In November 2010, approximately 2% of the chrysanthemum (Chrysanthemum morifolium) cv. Paniz plants showed numerous small leaves in the top and stunting in a field collection of the National Research Center of Ornamental Plants in Mahallat, Iran. Next to these plants, some plants of the same collection showed leaves with a reddish and/or chlorotic discoloration around the veins. The observed symptoms were believed to represent infection by a phytoplasma and/or a viroid. Two plants with each type of the symptoms were individually analyzed. Using a total RNA extract from diseased leaves, RT-PCR with primer pairs targeting all known pospiviroids, including Chrysanthemum stunt viroid (CSVd) (3), were negative. Purified DNA was examined for the highly conserved phytoplasma 16S rRNA gene by nested-PCR using the universal primer sets P1/P7 and R16F2n/R16R2 (2). Fragments of 1.2 kb, obtained only from the plants with the small leaves and stunting, were sequenced and one of these sequences, which were identical, was deposited in GenBank (Accession No. KC176800). BLAST analysis of the chrysanthemum phytoplasma sequence exhibited 99% identity to Candidatus Phytoplasma phoenicium (Ca. P. phoenicium) species of the 16SrIX group. Subsequently, in silico RFLP analysis of the nested PCR product with the pDRAW32 program using AluI and TaqI restriction sites used for 16SrIX subgroups A, B, C, D, and E indicated that the 16SrIX chrysanthemum isolate belonged to subgroup D (1). Recently, based on GenBank sequences, several strains of Ca. P. phoenicium have been isolated and identified from diverse host species like Lactuca serriola, L. sativa, Solanum lycopersicon, Sonchus sp. [16SrIX-E], Carthamus tinctorius, and Prunus amygdalus [16SrIX-B] (4) in Iran. The vector species transmitting Ca. P. phoenicium to C. morifolium still needs to be identified. The leafhopper Neoaliturus fenestratus may be a potential vector as it is an often encountered efficient transmitter vector of 16SrIX group phytoplasmas in Iran (2). Next to the susceptibility of chrysanthemum to members of aster yellows, stolbur, and Ca. P. aurantifolia phytoplasma groups, this is, to our knowledge, the first report of a 16SrIX group member infecting chrysanthemum. The detection of this phytoplasma in chrysanthemum can form a new threat to this crop and other ornamentals in the Mahallat flower production region.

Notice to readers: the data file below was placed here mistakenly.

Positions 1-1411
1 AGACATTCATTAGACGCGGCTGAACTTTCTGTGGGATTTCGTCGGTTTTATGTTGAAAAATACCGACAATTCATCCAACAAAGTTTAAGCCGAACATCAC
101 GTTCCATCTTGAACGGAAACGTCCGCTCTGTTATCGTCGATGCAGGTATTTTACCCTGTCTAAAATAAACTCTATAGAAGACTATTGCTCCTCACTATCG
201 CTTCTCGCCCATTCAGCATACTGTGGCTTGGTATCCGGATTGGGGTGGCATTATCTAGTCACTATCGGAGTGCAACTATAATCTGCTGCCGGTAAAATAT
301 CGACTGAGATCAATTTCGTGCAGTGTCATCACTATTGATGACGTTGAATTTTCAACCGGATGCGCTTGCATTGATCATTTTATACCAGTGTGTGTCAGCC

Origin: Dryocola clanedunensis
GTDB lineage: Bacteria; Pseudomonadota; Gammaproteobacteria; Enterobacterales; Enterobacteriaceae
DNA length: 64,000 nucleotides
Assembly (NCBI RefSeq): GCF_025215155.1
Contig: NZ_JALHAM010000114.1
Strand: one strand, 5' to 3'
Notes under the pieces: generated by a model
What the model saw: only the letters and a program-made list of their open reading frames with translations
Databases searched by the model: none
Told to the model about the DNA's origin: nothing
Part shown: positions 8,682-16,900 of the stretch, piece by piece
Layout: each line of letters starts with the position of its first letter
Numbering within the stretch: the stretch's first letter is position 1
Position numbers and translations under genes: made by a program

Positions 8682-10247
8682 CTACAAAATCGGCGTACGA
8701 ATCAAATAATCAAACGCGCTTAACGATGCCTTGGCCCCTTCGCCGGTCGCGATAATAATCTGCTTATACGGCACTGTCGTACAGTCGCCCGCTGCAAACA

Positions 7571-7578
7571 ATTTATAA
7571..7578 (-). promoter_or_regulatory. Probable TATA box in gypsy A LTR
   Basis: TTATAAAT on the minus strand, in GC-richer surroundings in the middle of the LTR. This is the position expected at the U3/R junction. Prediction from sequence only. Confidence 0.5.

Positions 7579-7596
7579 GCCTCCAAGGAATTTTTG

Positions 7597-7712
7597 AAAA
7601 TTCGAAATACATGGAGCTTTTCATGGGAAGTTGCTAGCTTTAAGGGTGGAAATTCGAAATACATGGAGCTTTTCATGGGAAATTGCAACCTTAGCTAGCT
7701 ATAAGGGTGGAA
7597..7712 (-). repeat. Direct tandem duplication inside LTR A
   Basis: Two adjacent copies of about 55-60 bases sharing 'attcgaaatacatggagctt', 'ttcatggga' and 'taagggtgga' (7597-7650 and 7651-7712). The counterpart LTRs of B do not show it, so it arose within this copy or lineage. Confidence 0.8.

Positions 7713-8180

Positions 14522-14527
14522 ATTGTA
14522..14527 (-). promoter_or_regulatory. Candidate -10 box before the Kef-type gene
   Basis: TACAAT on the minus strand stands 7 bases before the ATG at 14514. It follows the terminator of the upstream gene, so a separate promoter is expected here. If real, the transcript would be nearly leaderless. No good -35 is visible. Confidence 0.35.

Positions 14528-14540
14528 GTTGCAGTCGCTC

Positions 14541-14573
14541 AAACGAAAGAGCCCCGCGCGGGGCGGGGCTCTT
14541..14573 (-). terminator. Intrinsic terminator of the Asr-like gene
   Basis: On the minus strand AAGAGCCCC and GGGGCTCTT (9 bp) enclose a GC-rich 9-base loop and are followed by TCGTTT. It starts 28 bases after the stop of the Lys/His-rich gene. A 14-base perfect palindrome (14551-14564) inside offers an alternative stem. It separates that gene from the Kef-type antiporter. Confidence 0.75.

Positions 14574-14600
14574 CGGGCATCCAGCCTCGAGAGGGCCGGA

References: (1) R. E. Davis et al. New Dis. Rep. 20:35, 2010. (2) M. Salehi et al. Plant Pathol. 56:669, 2007. (3) J. Th. J. Verhoeven et al. Eur. J. Plant Pathol. 110:823, 2004. (4) M. G. Zamharir. Afr. J. Microbiol. Res. 5:6013, 2011.